Information asymmetry is a big issue. For example, in my role there is a
lot I cannot say, I have responsibilities to protect people in the
organization both current and former. So, for example, if someone is fired,
even for cause, I would not say anything about this person that may hurt
their chances in the future. We allow people to message their own exits.
When a situation arises that maybe completely unfair to the senior officer
or a board member, as long as we are employed (and often if we are not) we
will not disclose the details to protect the organization as a whole.
As I am sure you practice all too often in your own professional life this
is required in a professional role: to take the heat and the arrows when
something goes wrong, and to give away credit for what goes right. I would
not have it any other way, but it is something people all too often ignore
I'd love to have a broader FAQ than the current one for Knowledge Engine to
review and help provide transparency into any of the issues I can.
On Sat, Feb 20, 2016 at 6:54 PM, Risker <risker...@gmail.com> wrote:
> This is a difficult time for everyone. Staff, particularly staff who work
> out of the San Francisco office, have seen and been through things that are
> not well known or understood outside of that small group; even "highly
> involved" volunteers aren't entirely in the loop. Former staff continue to
> have a knowledge advantage over the vast majority of community members
> simply because of their continued ties to friends and former colleagues who
> remain on staff.
> I encourage everyone to treat each other with respect, even when
> disagreeing with the interpretations that other people have made based on
> the (often comparatively limited) information that they have available. I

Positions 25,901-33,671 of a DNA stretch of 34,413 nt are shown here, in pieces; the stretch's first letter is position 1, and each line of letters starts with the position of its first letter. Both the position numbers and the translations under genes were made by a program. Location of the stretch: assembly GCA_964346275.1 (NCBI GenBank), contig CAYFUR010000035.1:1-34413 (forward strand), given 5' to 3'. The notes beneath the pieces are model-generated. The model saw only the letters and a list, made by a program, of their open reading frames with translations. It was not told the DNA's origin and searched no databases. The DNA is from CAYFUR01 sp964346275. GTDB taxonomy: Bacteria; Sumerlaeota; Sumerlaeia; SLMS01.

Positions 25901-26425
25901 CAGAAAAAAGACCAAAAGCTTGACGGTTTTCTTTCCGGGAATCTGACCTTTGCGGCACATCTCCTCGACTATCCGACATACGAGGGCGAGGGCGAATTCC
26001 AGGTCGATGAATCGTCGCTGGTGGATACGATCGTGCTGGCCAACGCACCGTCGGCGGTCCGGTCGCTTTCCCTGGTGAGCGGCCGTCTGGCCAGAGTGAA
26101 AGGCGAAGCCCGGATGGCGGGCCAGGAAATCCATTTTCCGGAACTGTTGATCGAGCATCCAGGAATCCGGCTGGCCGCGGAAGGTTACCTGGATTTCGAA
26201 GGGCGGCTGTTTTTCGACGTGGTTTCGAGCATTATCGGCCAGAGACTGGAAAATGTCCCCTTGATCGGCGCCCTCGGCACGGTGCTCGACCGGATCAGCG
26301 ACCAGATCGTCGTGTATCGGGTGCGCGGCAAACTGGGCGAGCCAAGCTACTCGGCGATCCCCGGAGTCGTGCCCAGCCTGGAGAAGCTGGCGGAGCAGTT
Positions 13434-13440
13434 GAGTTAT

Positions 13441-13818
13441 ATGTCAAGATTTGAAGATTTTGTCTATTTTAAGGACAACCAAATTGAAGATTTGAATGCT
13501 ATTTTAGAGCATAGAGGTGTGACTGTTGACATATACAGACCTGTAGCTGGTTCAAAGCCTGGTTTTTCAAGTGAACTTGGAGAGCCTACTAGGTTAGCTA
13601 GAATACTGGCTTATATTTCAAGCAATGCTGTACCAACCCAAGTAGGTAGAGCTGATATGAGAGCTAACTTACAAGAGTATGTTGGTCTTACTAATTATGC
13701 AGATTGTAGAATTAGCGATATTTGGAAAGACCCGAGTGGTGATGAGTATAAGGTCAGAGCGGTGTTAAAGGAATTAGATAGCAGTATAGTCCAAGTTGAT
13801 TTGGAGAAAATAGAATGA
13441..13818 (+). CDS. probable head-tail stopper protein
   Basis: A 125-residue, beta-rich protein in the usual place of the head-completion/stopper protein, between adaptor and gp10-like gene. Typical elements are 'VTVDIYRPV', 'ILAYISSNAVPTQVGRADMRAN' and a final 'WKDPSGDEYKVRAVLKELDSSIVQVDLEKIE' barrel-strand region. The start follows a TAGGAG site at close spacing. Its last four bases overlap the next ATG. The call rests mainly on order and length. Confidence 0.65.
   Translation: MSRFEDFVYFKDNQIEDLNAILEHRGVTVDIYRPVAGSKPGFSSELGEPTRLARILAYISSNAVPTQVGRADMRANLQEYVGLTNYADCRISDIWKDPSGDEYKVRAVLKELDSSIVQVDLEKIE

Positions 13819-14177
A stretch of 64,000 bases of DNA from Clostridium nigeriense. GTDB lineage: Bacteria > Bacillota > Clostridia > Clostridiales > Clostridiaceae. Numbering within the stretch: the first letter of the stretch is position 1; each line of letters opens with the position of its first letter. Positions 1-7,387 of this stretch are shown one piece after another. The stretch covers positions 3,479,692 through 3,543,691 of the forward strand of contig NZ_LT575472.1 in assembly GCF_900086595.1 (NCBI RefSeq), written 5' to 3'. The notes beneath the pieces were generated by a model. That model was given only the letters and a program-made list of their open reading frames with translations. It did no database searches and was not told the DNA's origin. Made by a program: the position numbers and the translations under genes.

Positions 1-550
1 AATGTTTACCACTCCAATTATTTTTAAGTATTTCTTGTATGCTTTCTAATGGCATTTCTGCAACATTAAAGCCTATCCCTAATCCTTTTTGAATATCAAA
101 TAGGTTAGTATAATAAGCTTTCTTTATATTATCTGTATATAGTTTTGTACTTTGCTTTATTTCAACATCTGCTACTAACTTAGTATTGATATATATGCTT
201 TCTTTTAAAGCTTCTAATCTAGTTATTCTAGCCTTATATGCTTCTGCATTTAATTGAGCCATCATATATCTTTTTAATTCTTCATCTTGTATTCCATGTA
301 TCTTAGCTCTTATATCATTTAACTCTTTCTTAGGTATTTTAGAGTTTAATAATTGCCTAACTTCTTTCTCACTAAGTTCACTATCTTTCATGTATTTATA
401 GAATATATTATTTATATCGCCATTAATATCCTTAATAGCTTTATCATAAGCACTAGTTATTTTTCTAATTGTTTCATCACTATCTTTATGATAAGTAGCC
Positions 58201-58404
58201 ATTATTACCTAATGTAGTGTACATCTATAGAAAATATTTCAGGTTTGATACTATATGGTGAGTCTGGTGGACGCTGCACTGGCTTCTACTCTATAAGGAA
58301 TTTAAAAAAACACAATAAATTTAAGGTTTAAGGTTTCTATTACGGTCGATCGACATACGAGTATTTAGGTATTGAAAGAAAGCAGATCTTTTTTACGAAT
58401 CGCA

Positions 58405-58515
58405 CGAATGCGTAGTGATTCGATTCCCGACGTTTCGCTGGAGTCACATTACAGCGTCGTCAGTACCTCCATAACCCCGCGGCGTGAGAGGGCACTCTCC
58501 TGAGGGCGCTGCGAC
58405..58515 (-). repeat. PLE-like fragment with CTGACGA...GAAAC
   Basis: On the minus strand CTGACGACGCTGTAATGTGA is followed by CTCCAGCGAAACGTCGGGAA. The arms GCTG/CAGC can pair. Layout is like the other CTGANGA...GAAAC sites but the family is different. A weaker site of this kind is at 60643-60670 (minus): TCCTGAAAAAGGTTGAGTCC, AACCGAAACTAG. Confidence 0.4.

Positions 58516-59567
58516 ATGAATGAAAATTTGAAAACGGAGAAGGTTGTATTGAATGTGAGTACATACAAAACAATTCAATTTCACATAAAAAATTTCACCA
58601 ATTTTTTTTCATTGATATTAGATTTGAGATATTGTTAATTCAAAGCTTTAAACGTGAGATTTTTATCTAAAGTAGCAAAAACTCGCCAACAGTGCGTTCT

> can honestly say that I know some things that perhaps SarahSV and
> Anthonyhcole don't know, but I certainly don't know everything - and I have
> been in the SF offices twice in the last six months as a volunteer and
> regularly converse with staff in certain areas in my role as a volunteer
> working on various things.
> One of the major barriers is the legitimate concern that many staff have in
> trying to communicate concerns in a manner that is not destructive, either
> to the WMF as an organization, or to their own professional reputations.
> The whistleblower provisions at the WMF are very narrow (essentially only
> permitting reporting directly to the Board chair/chair of the Audit
> Committee if there is reason to believe that a law has been broken, not
> just internal policies no matter how severe), as one example. I've been
> aware of concerns for about a year now, myself, but I've still found out
> quite a bit more over the last few weeks. For staff, a lot of those early
> concerns are practically ancient history, and that knowledge hasn't been
> disseminated to a much broader community. Not to put too fine a point on
> it, but the majority of the audience here doesn't know.
> Anthony, speaking for myself only, I don't think that your association with
> Wikipediocracy is particularly relevant; other active members of that site
> have expressed significantly different opinions, whether within or outside
> of "WMF-related" locations like this mailing list or Meta or The Signpost.
> I'd like to discourage anyone from assuming that there are monolithic and
> unified positions on the current situation amongst any particular group.
> That includes former and current staff, editors of particular projects,
> commenters on external blogs or through other non-WMF media or criticism
> sites, user groups, chapters, etc. There are a lot of different points of
> view, and a lot of different levels of knowledge and information.
> I'm not going to say "let's assume good faith", don't worry. I'm going to
> say "don't beat up on people who have different levels of information".
> On 20 February 2016 at 20:31, Brandon Harris <bhar...@gaijin.com> wrote:
> > Danny, don't kid yourself! The folks at Wikipediocracy know
> > everything about everything that's happened at the Foundation and about
> > everything that will EVER happen. They've never been wrong, ever!
> > I don't understand why we're still talking about this!
> > > On Feb 20, 2016, at 5:29 PM, Danny Horn <dh...@wikimedia.org> wrote:
> > >
> > > You know, it's possible that the people who work for the Foundation
> > > understand the situation in a more nuanced way than you do. I know it
> > > doesn't seem likely, but dare to dream.
> > ---
> > Brandon Harris :: bhar...@gaijin.com :: made of steel wool and whiskey
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